Pitchers can throw fastballs because homo erectus evolved for the hunt

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I took a lot of physical anthropology in college and several allied primatology courses as well. I actually had more hours in those classes than I did in my major, political science, but because I didn’t take the proper cultural anthropology and archeology courses I couldn’t get the double major. Oh well. Fact remains that the anthro stuff sticks in my head better and informs more of my thinking than any of the poly sci stuff does. Mostly because it’s AWESOME.

So obviously this sort of thing is gonna be right up my alley: a study from Nature about how humans evolved to throw things really, really fast.

“We think that throwing was probably most important early on in terms of hunting behavior, enabling our ancestors to effectively and safely kill big game,” Roach said. “Eating more calorie-rich meat and fat would have allowed our ancestors to grow larger brains and bodies and expand into new regions of the world—all of which helped make us who we are today.”

With the development of spears and bows and guns and all of the other things the need to hurl projectiles became way less necessary. Pitcher’s ability to hurl fastballs, therefore, is nothing but an evolutionary hangover. Well, except for Rob Dibble. He’s still pretty much out there doing the caveman thing I presume.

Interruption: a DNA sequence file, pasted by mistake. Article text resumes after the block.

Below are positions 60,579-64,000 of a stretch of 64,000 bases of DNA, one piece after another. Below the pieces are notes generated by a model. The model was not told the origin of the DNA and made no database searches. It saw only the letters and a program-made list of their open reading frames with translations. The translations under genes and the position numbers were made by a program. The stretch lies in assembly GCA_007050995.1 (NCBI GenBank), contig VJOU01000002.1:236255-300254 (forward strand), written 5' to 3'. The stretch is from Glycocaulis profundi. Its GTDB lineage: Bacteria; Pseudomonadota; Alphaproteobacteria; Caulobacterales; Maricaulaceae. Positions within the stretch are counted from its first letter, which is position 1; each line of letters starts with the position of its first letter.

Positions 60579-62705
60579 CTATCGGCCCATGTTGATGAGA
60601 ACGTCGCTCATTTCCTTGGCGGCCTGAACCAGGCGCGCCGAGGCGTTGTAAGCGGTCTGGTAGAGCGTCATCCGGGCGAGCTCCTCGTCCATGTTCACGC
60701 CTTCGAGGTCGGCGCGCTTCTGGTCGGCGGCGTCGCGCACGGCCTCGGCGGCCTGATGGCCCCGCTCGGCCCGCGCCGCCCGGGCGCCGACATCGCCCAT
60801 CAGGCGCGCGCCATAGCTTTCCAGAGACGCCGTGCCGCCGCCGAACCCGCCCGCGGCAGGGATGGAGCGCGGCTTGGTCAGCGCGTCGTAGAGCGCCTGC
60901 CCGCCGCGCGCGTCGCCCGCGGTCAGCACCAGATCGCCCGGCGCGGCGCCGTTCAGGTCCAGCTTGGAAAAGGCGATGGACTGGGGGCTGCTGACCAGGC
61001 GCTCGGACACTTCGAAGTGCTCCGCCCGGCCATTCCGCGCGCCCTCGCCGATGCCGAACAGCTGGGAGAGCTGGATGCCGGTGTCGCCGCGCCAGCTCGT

Anyway, even if this stuff doesn’t interest you, you should read the article for two reasons:

1) There’s a diagram of a chimpanzee throwing a baseball, which would be amazing; and

2) This gif which looks an awful lot like raw video of a right-handed Chris Sale:

source:

Rays’ Díaz gets $24 million, three-year deal, avoids arbitration

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ST. PETERSBURG, Fla. – Tampa Bay Rays infielder Yandy Díaz agreed to a $24 million, three-year contract on Tuesday that avoided a salary arbitration hearing.

Díaz’s agreement could be worth $36 million over four seasons.

The 31-year old will receive $6 million this season, $8 million in 2024 and $10 million for 2025. The 2026 club is $12 million with no buyout. There is a $1 million assignment bonus that would be payable by receiving team.

Díaz has spent parts of six seasons in the majors with Cleveland (2017-18) and Tampa Bay (2019-22). He has a career average of .278 with 39 home runs and 198 RBIs.

Acquired by the Rays in a three-team trade on Dec. 13, 2018, Díaz hit .296 with nine homers and 57 RBIs in 137 games last season, He career highs with 71 runs, 140 hits, 33 doubles, and 78 walks.

Díaz was the third Rays’ arbitration-eligible player to reach a deal.

Reliever Pete Fairbanks agreed Friday to a $12 million, three-year contract that could be worth up to $24.6 million over four seasons. The 29-year-old right-hander was 0-0 with a 1.13 ERA in 24 appearances last year after beginning the season on the 60-day injured list with a right lat strain.

Left-hander Jeffrey Springs also agreed last week to a $31 million, four-year contract that could be worth $65.75 million over five seasons.

The 30-year-old began last season in the bullpen and transitioned to the starting rotation in May and finished 9-5 with a 2.46 ERA in 33 appearances, including 25 starts.

Tampa Bay remains scheduled for hearings with right-handers Jason Adam and Ryan Thompson, left-hander Colin Poche, and outfielder Harold Ramírez.